Welcome to October’s series on 31 Ways to Earn Extra Cash Before Christmas. In this series, I’m highlighting simple and legitimate ways you can earn extra cash in the next three months for those of you who could use a little extra cash to help you pay for Christmas — or just for your living expenses if you’re in a tight spot right now.
If you’ve found a great way to make extra cash before Christmas that doesn’t require an outlay of cash upfront, please email me your tip. I’d love to hear it and possibly share it during this series!
Guest post from Lindsey of Faithful Homemaking
A couple of years ago, an acquaintance called me and asked if I would like to take her cleaning job while she was in the South for the winter. I hadn’t cleaned professionally before, so I didn’t know what to expect. But once I started, I quickly found that cleaning can be a wonderful way to earn extra money.
Since then I have acquired three more cleaning jobs and have passed a few others on to my friends.
How to get started:
Talk to someone you know who cleans office buildings or homes. See if they have any jobs they can refer to you. If you aren’t able to clean regularly but need a little extra money, perhaps they would let you sub for them when they are sick or on vacation.
If you don’t know anyone in the cleaning business, make ads and flyers and pass them out to friends, neighbors, and local businesses.
Purchase some supplies:
Office buildings usually stock the cleaning supplies, but my residential clients prefer that I bring my own. I look for BOGO sales and coupon deals on cleaning solutions and stock up.
I make sure to have clorox wipes, clean rags, toilet bowl cleaner, Dr. Bronner’s soap, glass and window spray, bathroom cleaner, and disinfectant spray on hand. I also carry a little bucket for mopping and my Norwex cloths, which I LOVE!
Also, there’s no need to spend a fortune on cleaning tools. I use my faithful old Dirt Devil vacuum that I’ve owned for 10 years and it works great.
Hone your cleaning skills:
If I’m not sure how to clean something, I ask my fellow cleaning friends for tips or google it. I also occasionally watch cleaning videos on YouTube.
After cleaning sinks, counters, and toilets I will buff with a clean, dry cloth to make them extra-shiny. I prefer to dust with my Norwex dusting mitt and mop most floors by hand to be able to get the corners of the floor. I also try to be smart about my cleaning. If the building/home doesn’t truly need dusting every week, then one week I will dust, the next I will clean blinds.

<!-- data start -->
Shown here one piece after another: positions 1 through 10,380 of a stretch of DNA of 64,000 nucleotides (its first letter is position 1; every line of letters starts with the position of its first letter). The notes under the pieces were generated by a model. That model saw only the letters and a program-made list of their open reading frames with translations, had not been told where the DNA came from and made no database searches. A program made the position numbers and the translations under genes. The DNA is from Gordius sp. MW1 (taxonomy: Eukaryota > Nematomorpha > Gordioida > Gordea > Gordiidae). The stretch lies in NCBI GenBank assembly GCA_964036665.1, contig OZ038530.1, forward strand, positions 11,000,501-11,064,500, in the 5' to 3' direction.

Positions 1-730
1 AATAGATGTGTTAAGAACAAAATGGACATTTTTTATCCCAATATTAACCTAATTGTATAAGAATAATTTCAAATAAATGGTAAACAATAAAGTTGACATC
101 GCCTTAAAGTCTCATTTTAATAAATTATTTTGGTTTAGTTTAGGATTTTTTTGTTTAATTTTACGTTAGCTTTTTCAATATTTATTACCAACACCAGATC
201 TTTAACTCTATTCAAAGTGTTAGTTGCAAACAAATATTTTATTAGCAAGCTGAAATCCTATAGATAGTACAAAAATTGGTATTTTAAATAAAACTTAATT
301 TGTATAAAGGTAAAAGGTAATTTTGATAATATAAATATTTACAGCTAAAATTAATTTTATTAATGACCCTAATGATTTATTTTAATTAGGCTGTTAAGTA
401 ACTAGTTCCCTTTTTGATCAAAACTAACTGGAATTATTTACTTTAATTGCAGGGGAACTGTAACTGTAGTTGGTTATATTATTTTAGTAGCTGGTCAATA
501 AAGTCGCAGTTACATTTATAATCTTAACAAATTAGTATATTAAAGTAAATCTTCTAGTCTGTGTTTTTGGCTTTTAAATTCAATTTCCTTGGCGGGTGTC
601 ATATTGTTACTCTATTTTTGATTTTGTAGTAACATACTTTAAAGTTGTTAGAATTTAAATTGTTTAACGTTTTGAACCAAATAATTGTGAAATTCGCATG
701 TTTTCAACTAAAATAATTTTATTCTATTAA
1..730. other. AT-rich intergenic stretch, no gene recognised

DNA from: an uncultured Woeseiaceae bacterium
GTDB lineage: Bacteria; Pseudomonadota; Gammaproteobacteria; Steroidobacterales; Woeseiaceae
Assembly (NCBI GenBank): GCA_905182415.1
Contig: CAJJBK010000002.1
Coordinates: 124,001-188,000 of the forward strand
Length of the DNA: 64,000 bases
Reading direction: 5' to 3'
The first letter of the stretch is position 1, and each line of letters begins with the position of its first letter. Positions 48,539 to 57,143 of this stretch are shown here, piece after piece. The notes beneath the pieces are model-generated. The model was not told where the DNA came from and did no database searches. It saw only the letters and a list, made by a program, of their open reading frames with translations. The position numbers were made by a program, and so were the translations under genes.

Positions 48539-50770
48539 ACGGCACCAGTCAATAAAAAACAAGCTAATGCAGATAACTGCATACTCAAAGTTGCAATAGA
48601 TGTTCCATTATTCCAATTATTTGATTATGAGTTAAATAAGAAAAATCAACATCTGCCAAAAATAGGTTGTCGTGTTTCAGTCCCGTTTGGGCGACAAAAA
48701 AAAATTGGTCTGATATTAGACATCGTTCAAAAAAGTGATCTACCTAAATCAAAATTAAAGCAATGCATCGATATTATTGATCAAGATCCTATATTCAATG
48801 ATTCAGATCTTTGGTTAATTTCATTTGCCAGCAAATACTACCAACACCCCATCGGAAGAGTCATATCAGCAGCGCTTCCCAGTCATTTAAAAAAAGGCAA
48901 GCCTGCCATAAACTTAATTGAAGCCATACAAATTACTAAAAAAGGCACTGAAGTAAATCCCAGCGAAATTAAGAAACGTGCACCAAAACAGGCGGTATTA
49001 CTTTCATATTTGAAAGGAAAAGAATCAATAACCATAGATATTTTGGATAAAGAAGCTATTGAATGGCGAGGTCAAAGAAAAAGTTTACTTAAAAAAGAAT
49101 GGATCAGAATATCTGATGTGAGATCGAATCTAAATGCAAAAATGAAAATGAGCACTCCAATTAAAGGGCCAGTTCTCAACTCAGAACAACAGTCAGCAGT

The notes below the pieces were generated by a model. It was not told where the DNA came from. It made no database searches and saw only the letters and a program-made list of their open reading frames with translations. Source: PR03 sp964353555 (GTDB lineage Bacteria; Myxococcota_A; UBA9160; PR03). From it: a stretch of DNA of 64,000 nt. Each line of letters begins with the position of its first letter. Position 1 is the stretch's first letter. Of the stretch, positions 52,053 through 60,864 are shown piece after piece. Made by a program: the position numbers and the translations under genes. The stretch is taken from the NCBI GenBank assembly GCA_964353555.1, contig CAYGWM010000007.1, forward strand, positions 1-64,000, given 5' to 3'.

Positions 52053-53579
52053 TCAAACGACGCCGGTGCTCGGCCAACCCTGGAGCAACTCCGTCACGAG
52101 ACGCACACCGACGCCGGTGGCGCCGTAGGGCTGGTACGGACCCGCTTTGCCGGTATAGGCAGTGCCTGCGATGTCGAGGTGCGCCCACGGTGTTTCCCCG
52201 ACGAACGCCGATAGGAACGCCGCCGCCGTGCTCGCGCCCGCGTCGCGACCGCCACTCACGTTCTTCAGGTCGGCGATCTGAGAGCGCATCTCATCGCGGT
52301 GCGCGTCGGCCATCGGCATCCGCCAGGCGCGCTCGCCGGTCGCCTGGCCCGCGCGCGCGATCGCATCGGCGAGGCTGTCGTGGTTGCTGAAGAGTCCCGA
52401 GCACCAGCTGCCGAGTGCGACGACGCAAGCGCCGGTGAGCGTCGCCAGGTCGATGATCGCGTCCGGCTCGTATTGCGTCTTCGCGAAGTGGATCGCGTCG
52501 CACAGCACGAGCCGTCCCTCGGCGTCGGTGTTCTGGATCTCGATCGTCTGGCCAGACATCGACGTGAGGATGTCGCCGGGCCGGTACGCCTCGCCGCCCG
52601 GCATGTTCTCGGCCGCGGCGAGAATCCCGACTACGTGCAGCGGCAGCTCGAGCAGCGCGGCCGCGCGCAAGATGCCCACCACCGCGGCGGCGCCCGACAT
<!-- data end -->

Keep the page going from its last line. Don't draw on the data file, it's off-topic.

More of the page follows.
Some office cleaning jobs require that you carry insurance. Some residential homes are too filthy to handle. Some employers may expect more hours out of you than you can give or may not compensate you fairly.
Consider carefully each opportunity that comes your way. Will you have childcare during the hours you need to be cleaning? Will you be required to clean during late hours in areas that could possibly be dangerous? Will you be expected to be “on call” or will it be a set weekly time? If you have a baby keeping you up at night will you have the energy to handle even one cleaning job?
Most office jobs require that you come in when their business is not open, which means early mornings, evenings, or on weekends. Most residential clients want you to come in during daytime hours to clean when they are away at work. Figure out which option works best for your schedule. I only take jobs that allow for my husband to be home with our kids so we don’t have to pay childcare. I also don’t want to clean lonely office buildings when it’s dark out, it creeps me out!
How much to charge?
You don’t want to charge too low and be taken advantage of. After all, cleaning is hard work, it takes a lot of energy, and you are giving of your time to do it. But neither do you want to charge too high and lose all your possible-clients to other cleaners who charge less.
Figure out what the going rate is in your area. In my area people will pay at least $20 an hour. Office jobs generally pay $25-$30 an hour. Some businesses prefer to pay by the job. This is really nice because if you are motivated and fast you can get even more money per hour.
My friend, who also cleans, takes her teenage son with her and he helps gather all of the garbages. So she is able to do a 3 hour job in 2.5 hours and make really good money to help feed her 3 teen boys! Cleaning provides an excellent wage considering the flexible hours and the fact that you don’t need a college degree to do it!
If you are committed to excellence in your work, the jobs will continue flowing in via word-of-mouth recommendations. At this point I work 3-4.5 hours a week and bring in $60-$95 per week.
The kids get to spend time with Daddy while I’m gone and that little bit of extra money helps our tight budget out so much! I also enjoy being able to get out of the house and listen to music or have some quiet time while I clean.
Lindsey Swinborne is a homeschooling mom of four who lives in Wyoming. She loves photography and is thankful for her cleaning jobs which helped her fulfill her dream of having a DSLR camera. She blogs at Faithful Homemaking.